Across the world, there are empty houses, government buildings, and vacant blocks languishing while people are living on the streets. Many successful programs have proven it’s possible to get governments to use these empty buildings to house the homeless, but this requires sustained activism and vigilance against counterproductive measures.
In the U.S.A., simply giving chronically homeless people vacant apartments has been at the heart of the 91% reduction in Utah’s chronic homelessness between 2005 and 2015. (Chronic homelessness is defined by having a disability and being continuously homeless for over a year, or experiencing at least four episodes of homelessness in the last three years.) The Housing First approach used in Utah works by providing apartments for the chronically homeless first, then treating the underlying causes of their homelessness such as drug abuse or mental issues.
Providing free housing for the chronically homeless also has economic benefits: it’s cheaper to give someone a home and access to support services than it is to leave them on the streets, going in and out of hospitals, shelters and jails.
Housing First in Utah is just one example of a U.S. program using vacant housing to accommodate the homeless. There are countless others, such as the Base Closure Community Redevelopment and Homeless Assistance Act of 1994, which provides for closed military bases to be converted into housing for the homeless. In California, the Path of Life Ministries offers transitional housing for families and single, chronically homeless women at the former March Air Force Base.
In the U.K., the Empty Homes Charity successfully campaigned for funding to create affordable homes out of empty properties. The “empty homes scheme” ran from 2011 until 2015, with the Secretary of State for Communities and Local Government, Eric Pickles, making the following statement about the outcomes:
“We have provided over £200 million to fund innovative schemes run by community groups, councils and housing associations up and down the country to bring empty properties back into use; so far, our funding has enabled local groups to create almost 6,000 new homes from empty property.”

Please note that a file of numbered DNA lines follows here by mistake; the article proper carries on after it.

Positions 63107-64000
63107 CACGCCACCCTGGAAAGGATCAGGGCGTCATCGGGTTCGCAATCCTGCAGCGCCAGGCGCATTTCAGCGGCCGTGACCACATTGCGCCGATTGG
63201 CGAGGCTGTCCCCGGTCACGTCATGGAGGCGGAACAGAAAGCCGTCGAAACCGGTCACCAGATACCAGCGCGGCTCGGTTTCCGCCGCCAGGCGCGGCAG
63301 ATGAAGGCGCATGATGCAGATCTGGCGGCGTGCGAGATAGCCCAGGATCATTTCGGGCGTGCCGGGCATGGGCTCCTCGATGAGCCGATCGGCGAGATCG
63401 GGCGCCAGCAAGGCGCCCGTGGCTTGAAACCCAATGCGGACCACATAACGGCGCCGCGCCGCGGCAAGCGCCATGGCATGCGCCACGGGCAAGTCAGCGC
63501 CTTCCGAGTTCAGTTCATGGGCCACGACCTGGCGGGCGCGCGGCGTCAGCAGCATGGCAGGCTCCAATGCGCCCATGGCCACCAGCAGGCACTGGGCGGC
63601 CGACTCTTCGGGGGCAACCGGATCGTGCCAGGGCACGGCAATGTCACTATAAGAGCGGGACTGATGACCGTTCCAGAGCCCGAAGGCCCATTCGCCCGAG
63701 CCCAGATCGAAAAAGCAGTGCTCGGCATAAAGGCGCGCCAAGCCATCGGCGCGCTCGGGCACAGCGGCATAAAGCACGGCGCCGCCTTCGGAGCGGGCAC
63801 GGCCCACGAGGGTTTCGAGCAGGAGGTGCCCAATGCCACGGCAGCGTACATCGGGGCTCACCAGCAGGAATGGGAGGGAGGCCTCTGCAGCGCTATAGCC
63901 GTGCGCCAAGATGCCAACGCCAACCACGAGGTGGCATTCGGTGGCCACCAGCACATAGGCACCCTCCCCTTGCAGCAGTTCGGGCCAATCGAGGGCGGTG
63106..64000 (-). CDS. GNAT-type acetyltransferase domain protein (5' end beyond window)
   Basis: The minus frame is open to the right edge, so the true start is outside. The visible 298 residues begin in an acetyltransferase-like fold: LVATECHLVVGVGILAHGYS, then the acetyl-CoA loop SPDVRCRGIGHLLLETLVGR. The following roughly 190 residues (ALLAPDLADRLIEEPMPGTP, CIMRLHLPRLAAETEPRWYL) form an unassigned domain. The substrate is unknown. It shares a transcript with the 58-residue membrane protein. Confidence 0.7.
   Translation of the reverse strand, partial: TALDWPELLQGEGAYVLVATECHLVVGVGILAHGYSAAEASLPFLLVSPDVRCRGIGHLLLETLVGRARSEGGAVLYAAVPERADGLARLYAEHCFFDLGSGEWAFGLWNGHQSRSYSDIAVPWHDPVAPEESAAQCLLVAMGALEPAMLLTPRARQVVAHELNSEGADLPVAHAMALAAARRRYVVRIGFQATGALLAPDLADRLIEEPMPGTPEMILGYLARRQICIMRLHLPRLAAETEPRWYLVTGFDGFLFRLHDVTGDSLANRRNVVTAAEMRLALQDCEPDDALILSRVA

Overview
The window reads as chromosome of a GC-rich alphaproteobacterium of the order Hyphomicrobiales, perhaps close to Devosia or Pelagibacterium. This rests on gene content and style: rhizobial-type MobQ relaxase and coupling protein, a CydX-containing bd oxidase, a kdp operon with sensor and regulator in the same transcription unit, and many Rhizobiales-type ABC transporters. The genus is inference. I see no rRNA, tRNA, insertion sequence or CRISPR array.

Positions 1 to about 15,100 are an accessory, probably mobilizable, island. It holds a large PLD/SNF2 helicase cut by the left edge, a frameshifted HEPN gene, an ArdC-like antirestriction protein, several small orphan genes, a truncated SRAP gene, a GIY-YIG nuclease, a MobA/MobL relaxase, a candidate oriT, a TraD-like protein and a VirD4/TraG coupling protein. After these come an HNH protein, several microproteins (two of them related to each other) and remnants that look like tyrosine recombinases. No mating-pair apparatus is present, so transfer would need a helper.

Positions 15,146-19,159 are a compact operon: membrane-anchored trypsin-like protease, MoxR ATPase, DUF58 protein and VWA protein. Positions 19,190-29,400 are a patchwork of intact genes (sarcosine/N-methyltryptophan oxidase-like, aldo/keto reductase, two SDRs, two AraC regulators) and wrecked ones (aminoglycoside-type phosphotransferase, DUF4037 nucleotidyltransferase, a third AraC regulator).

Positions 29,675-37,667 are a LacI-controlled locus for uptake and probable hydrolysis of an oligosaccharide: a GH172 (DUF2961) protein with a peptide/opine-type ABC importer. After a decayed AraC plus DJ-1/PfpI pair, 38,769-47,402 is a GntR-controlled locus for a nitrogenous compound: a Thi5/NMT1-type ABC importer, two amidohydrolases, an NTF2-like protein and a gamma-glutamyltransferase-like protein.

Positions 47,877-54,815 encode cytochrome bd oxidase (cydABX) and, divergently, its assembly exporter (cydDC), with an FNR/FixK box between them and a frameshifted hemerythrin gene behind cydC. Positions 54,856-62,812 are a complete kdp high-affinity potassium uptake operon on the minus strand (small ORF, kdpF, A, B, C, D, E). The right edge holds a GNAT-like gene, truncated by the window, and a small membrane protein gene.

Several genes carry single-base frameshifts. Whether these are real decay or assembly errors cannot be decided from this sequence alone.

In Australia, the charity Launch Housing is pushing for a “vacancy tax” on houses left empty for 12 months or more to make housing more affordable and raise money for social housing programs. Launch Housing’s chief executive recently said to 774 ABC Melbourne: “We think it is quite reasonable to say:’ look, if you’ve got an investment property, rent it. If not, contribute to the social harm you are causing by not renting it’.”
Sadly, these examples of initiatives to combat homelessness are constantly undermined by laws and policies that make life even more difficult for those living on the streets.
In Los Angeles, there has been a spike in homelessness due, in part, to L.A. City Council’s demolition of 20,000 rent stabilized apartments. And despite the decrease in chronic homelessness in Utah, homeless families are on the increase, due to a lack of affordable housing.
In London, Hackney Council appears intent on introducing a Public Space Protection Order (PSPO), which could ban sleeping rough and possibly fine those who do so.
In Melbourne, Australia, a group of homeless people has built a shelter in the city center to protest recent police harassment.
Empty houses significantly outnumber the homeless in the U.S., the U.K., and Australia. At least a portion of these empty houses, along with disused government buildings and vacant blocks, could go a long way towards eliminating homelessness. The real work, however, lies in keeping communities and individuals actively engaged in the battle against homelessness.
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